If you don’t want to walk, minibuses (Birr0.90) leaving from near the piazza pass here. You must obtain your ticket at the Royal Enclosure before visiting Fasiladas’ Bath.
DEBRE BERHAN SELASSIE CHURCH
If it weren’t for a swarm of bees, the beautiful church of Debre Berhan Selassie (admission Birr25; h6am-12.30pm & 1.30-6pm) would have probably been destroyed like most of Gonder’s other churches by the marauding armies of the Sudanese Dervishes in the 1880s. When the Dervishes showed up outside the gates of the church, a giant swarm of bees surged out of the compound and chased the invaders away. This was a lucky intervention – Debre Berhan Selassie is one of the most stunning churches in the nation. It’s the roof, with its rows and rows of winged cherubs, that draws most eyes. Exactly how many of these there are is surprisingly hard to pin down. We did a quick and not very scientific head count and came up with 135 – see what you get!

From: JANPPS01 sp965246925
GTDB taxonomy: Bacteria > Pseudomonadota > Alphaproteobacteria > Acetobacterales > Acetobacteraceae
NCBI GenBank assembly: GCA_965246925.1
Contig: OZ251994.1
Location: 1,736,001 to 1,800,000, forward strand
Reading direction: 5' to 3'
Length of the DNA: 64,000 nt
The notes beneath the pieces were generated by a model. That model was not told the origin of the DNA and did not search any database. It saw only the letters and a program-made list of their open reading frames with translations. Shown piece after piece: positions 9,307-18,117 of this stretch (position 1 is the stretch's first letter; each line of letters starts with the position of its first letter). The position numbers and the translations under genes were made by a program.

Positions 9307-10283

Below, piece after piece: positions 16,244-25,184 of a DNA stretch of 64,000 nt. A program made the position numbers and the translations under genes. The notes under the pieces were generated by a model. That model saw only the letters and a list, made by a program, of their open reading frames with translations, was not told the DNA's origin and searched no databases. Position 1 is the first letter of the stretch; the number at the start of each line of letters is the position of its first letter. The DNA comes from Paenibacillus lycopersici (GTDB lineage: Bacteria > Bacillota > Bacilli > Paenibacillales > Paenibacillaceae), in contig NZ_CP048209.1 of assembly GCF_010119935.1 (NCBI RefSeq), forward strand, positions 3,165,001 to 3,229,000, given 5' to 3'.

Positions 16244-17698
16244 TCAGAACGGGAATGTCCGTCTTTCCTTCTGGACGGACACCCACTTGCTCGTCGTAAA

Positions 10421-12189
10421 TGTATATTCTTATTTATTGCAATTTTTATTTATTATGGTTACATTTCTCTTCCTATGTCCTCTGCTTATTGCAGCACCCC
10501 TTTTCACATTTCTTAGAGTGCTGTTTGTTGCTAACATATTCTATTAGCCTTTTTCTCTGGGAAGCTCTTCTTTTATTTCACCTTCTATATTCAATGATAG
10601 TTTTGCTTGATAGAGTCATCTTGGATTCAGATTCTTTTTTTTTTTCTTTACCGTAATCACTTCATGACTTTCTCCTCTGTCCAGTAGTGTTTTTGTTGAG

Full of all the colour, life, wit and humanity of Ethiopian art at its best, the walls provide a compendium of Ethiopian saints, martyrs and lore. Aside from the cherubs the highlights have to be the devilish Bosch-like depiction of hell and the Prophet Mohammed atop a camel being led by a devil. Although most paintings within the church are historically and happily attributed to the 17th-century artist Haile Meskel, this is highly unlikely to be the case because the remarkable rectangular church of today only dates back to the late 18th century. The original church, which was destroyed by fire, was circular (its foundations are still visible) and was created in the 1690s by Iyasu I.